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side stepping

An important steering task in team sports is cutting and side-stepping (SS), a maneuver performed to evade oncoming opponents. Sidestepping during game situations is complex, as athletes are generally traveling at higher velocities and often required to sidestep under unpredictably high temporal constraints when responding to opponents’ defensive movements or other situational demands. Frontal plane trunk displacement during SS has been reported to increase knee valgus loading which is associated with anterior cruciate ligament (ACL) injuries.

It was suggested that the central nervous system, depending on the level of temporal constraints, employs two separate strategies to redirect the centre of mass when steering. Planned situations without temporal constraints afford sufficient time for the adoption of a support foot placement strategy prior to initial contact of the push-off foot to initiate directional change. In unplanned situations with high temporal constraints, a strategy using trunk lateral flexion is adopted instead.

The authors of present study have previously shown that SS biomechanics is further differentiated by the game realism of the visual stimuli used to elicit unplanned SS, compared with those elicited using lights and planned sidesteps.

This study aimed to investigate how athletes reorient their bodies from the penultimate step to foot-off when SS in response to different types of visual stimuli and examine if the types of visual stimuli affect the body orientation strategies differently in players of varying levels of expertise.

The quasi-game-realistic stimuli were three-dimensional video projections of defensive opponent(s), consisting of a one-defender scenario (1DS) and a two-defender scenario (2DS). Sidesteps performed to avoid the projected defender(s) in these scenarios were further compared with those performed in response to the traditionally employed, two-dimensional arrow-planned condition (AP) and arrow-unplanned condition (AUNP). Selected frontal plane trunk and foot kinematics, and spatiotemporal variables were recorded due to their relevance in redirecting CM and with ACL injury risk.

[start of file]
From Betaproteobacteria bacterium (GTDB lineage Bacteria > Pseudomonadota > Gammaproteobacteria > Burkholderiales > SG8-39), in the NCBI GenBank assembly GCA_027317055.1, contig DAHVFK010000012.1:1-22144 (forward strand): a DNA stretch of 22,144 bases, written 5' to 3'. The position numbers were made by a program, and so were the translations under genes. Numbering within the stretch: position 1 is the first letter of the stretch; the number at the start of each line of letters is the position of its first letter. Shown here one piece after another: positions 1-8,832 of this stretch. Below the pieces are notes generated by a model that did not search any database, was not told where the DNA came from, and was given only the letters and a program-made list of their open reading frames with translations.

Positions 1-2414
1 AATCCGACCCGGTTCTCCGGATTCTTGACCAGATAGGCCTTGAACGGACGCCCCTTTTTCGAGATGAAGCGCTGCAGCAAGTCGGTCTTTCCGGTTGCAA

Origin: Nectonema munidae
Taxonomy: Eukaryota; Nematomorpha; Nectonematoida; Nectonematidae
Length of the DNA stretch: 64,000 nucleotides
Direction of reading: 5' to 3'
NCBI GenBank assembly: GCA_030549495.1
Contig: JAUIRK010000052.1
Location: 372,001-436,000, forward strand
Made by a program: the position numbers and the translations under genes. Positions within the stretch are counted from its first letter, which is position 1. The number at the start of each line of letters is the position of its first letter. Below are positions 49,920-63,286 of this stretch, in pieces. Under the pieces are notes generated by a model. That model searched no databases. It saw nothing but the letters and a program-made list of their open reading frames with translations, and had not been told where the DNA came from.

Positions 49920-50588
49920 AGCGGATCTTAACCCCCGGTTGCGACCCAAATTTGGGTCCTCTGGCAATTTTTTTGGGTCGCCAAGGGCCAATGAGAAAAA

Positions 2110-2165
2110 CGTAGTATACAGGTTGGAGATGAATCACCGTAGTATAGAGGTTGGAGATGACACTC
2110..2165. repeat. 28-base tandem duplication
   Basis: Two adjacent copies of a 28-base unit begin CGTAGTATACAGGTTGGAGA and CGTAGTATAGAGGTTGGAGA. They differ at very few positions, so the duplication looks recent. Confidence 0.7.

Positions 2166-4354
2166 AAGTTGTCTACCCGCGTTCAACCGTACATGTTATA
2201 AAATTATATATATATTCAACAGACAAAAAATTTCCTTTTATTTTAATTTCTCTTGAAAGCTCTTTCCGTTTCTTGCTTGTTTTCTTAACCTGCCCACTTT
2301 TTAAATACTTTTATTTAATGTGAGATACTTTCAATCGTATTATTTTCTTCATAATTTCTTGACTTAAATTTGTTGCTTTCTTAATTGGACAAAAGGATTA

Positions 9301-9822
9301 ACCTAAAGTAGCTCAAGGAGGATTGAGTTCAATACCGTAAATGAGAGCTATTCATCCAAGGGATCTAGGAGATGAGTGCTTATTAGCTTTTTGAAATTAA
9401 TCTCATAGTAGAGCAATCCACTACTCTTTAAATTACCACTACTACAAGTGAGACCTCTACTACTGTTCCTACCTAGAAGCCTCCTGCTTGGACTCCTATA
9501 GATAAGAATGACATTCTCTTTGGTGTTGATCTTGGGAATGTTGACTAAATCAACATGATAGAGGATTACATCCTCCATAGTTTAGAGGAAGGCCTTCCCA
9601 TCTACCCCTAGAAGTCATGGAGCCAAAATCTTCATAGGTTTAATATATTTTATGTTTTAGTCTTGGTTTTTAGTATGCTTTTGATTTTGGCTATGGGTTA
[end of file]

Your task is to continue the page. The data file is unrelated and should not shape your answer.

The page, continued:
15 high- and 15 low-level soccer players were recruited for this study. Participants performed sidestep and crossover cutting in response to four different stimuli conditions (AP, 1DS, 2DS, and AUNP). Each stimulus imposed a different level of visuospatial and temporal constraints that participants had to cope with in order to sidestep or crossover cut successfully on their dominant leg. The 2DS imposed the highest level of visuospatial constraints followed by the 1DS. The arrow conditions imposed minimal visuospatial constraints. The temporal constraints imposed by the stimuli conditions increased in the following order: AP, 1DS, 2DS, and AUNP. Cutting trials were considered successful when participants maintained an approach velocity of 4.5 ± 0.5 m/s between two infrared timing gates and achieved a cut angle of 45° ± 10° in all stimuli conditions.

A stereoscopic system was used to present the stimuli conditions. Participant three-dimensional motion data were collected synchronously at 250 Hz using a 12-camera Vicon MX motion analysis system during the cutting tasks. A 1.2 x 1.2 m AMTI force plate served as a standardized location for foot contact of the dominant push-off foot. No ground reaction force data were analyzed in this study.

Various trunk and foot kinematic parameters were measured and analyzed across both the preparation and execution phases of SS. Within and between group differences were ascertained using a 4 x 2 (stimuli x skill level) mixed design ANOVA.

Consistent across the two skill levels, stimuli type significantly affected (P < 0.05) all SS biomechanical and timing measurements. No interactions between stimuli type and skill level were found. Irrespective of stimuli type, only push-off foot placement was significantly different between skill levels.

Post-hoc testing revealed that step length was greater in the AUNP compared with the AP, 1DS, and 2DS. Additionally, step length in the AP was greater than the 1DS.

Placement of the support foot moved medially, crossing the pelvic midline for all stimuli conditions except for the AUNP, and was more medial in the AP compared with the other stimuli conditions. Conversely, support foot placement in the AUNP was more lateral compared with the AP, 1DS, and 2DS. Push-off foot placement was more lateral to the pelvic midline by approximately 2 cm in the 1DS and 2DS, compared with the AP and AUNP. Post-hoc testing further revealed that the high-level players placed their push-off foot 2.5 cm closer to their pelvic midline when SS in the AP and 4.6 cm in the 2DS, compared with the low-level players.

Peak trunk flexion contralateral to the sidestep direction decreased by approximately 3° in the AP compared with the 1DS and 2DS, and by approximately 5° compared with the AUNP. Furthermore, peak trunk contralateral flexion decreased by approximately 2° in the 2DS compared with the AUNP. The timing of peak contralateral trunk flexion occurred at a similar time in the AP and 1DS conditions in the selected mid-swing to foot-off phase of the dominant push-off leg. This occurred 9% later in the 2DS and AUNP conditions.

The ability of the high-level players to maintain their push-off foot closer to their base of support in complex quasi-game-realistic conditions (2DS) suggests that these players may possess a safer VPM strategy to sidestep and warrants further investigation. An understanding of the input parameters of this neuromuscular strategy could potentially be trained in lesser skilled players to reduce high ACL loads associated with dangerous SS postures.

 

Source:

Lee MJC et al. (2016) Different visual stimuli affect body reorientation strategies during sidestepping. Scand J Med Sci Sports.